About the Customs and Trade Facilitation Committee
Customs Integration in ASEAN
The creation of the ASEAN Free Trade Area (AFTA) and the Common Effective Preferential Tariff (CEPT) in the 1990s promised great strides in regional trade and supply chain integration, which could lead to a significant increase in trade and investment flows in Southeast Asia. To implement the agreements and classify goods, the ASEAN Customs Administrations signed the ASEAN Harmonized Tariff Nomenclature (AHTN) in 2003. With these rules in place, the average tariff in ASEAN fell from 8.9 percent to 4.5 percent between 2000 and 2015 and has continued falling since. Tariffs have now been completely removed on 99 percent of traded goods.
However, despite successes in dismantling these tariffs, many non-tariff measures remain significant barriers to trade. The number of non-tariff measures reported to UNCTAD increased from 1,634 to 5,975 between 2000 and 2015. While higher number of NTMs does not mean that ASEAN is becoming more protectionist, many of the regulations do not take into consideration the cumbersome impact they may have on businesses and are holding back further integration. Addressing these non-tariff barriers is the latest focus of ASEAN’s Member States and the private sector.The ASEAN Trade in Goods Agreement (ATIGA), implemented in 2010, aims to establish an even more integrated market and production base, consolidating AFTA and the CEPT into a comprehensive agreement. It covers tariff liberalization, removal of non-tariff barriers, rules of origin, trade facilitation, customs, standards and conformance, and sanitary and phytosanitary measures. This lead in 2015 to the declaration of the ASEAN Economic Community (AEC), which was followed by the adoption of the AEC Blueprint 2025 to declare the strategic direction for the region’s cohesive growth in the next decade.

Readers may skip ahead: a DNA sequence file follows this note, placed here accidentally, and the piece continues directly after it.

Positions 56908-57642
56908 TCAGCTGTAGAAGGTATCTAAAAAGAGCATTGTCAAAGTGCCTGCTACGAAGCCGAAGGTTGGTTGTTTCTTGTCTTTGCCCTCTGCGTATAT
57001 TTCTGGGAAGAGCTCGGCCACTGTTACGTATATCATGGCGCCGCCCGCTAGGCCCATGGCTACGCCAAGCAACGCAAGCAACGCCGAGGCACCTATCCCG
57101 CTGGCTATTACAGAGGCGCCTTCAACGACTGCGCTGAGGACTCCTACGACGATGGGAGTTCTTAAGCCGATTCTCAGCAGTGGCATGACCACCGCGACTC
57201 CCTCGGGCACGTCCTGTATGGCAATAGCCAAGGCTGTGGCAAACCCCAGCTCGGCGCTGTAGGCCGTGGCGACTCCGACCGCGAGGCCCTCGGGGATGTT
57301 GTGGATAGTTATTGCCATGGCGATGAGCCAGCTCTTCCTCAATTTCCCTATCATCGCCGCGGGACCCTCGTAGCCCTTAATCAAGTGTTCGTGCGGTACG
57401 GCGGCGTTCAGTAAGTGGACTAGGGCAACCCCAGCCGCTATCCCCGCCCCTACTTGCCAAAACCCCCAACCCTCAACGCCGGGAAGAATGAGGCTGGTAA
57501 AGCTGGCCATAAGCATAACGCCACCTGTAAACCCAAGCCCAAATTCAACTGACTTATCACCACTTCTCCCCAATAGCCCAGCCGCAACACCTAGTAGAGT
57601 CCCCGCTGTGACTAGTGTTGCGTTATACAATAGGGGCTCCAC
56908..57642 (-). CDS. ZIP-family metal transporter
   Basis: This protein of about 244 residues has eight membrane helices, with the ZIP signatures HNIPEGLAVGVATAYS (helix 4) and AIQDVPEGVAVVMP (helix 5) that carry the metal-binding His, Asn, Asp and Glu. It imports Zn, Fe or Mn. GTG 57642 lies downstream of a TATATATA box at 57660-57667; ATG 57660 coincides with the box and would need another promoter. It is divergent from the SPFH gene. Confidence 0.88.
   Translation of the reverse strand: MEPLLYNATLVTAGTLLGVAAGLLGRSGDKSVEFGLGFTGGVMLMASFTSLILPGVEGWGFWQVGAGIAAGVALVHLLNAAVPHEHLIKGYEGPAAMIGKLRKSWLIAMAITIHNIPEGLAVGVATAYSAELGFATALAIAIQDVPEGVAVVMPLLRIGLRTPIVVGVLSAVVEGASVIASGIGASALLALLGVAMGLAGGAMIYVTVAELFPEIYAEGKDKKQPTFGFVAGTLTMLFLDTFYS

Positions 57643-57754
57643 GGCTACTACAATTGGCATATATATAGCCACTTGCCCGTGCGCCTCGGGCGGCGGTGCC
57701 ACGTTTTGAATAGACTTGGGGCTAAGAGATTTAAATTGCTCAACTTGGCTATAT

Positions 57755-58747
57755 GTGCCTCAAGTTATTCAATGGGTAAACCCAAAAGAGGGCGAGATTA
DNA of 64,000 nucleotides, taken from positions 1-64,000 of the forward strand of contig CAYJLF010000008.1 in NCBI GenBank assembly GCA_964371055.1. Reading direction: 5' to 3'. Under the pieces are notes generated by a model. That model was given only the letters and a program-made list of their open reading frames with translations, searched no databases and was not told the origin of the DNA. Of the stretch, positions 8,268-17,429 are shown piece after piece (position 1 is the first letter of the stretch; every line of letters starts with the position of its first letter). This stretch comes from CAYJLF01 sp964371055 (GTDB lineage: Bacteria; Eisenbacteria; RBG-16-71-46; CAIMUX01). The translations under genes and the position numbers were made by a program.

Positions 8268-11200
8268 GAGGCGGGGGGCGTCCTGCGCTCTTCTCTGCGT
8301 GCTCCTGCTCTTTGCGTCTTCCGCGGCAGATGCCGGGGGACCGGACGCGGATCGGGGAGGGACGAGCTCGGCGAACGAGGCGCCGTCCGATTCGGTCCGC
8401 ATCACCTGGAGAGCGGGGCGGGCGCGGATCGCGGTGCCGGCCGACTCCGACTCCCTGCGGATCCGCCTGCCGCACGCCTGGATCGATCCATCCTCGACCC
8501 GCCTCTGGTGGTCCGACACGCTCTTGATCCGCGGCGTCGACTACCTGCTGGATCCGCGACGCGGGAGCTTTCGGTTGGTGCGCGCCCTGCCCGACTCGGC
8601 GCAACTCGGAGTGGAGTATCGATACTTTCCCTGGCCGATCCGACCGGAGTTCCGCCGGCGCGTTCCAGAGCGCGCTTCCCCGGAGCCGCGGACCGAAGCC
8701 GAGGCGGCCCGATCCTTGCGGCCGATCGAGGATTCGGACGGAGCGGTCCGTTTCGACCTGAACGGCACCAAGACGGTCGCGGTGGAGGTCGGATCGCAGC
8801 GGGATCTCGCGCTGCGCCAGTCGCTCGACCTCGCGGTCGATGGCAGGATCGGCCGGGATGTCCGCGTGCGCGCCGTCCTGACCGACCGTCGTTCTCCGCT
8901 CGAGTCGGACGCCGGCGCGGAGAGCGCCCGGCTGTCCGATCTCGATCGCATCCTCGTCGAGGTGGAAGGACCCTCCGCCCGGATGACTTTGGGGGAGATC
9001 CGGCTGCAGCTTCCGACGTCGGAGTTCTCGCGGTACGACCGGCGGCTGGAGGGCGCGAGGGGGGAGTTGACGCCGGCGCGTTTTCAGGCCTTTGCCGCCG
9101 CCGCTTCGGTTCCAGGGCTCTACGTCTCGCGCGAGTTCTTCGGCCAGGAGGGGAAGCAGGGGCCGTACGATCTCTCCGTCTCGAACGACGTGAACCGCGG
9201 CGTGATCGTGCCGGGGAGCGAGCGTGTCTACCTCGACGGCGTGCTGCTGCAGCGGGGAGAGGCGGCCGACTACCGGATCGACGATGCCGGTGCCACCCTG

To implement the Blueprint’s priorities, the ASEAN Trade Facilitation Framework (ATFF) was adopted in 2016 with an even broader scope than the WTO Trade Facilitation Agreement. The ASEAN Trade Facilitation Joint Consultative Committee (ATF-JCC) was launched soon after to coordinate these policies across ASEAN’s governments and ministries. Its main objective is to ensure competitive, efficient, and seamless movement of goods by implementing international trade facilitation measures, improving monitoring mechanisms, minimizing impact of non-tariff measures, engaging with private sector, addressing implementation gaps, and enhancing institutional coordination.
ASEAN Trade Facilitation Projects:
ASEAN Single Window (ASW):
To facilitate information exchange, ensure compliance with customs regulations, and expedite clearance, the ASEAN Customs Community plans to build and the integrate member countries’ National Single Windows (NSWs) into an ASEAN Single Window (ASW). More developed members have already completed their NSWs and have connected to the ASW, but less developed members are taking longer. Currently, seven Member States have their NSWs in place and operational: Brunei Darussalam, Indonesia, Malaysia, Philippines, Singapore, Vietnam, and Thailand. At the beginning of 2018, these member states began connecting to the ASW and exchanging ASEAN’s electronic certificates of origin (e-ATIGA Form D). They are now exploring the exchange of e-phytosanitary certificates and the ASEAN Customs Declaration Document by the end of 2018. Meanwhile, Cambodia, Lao PDR, Myanmar are in the process of developing their NSWs. ASEAN Customs Transit System (ACTS)
ACTS will enable free movement of trucked goods between participating countries without the need for Customs declaration at each border or a change of vehicle. Duties and taxes are covered by a single guarantee for all the countries involved in the transit operation. The ACTS is a joint effort between Customs and Land Transport authorities. The first two phases of the ACTS Pilot, which include an electronic exchange of test data and a Parallel Run, were successfully completed in Malaysia, Singapore and Thailand in April 2017. The first live run, the final phase of implementation, will launch on ACTS’ North-South corridor between Malaysia, Singapore, and Thailand when ratification of the legal framework is completed in 2018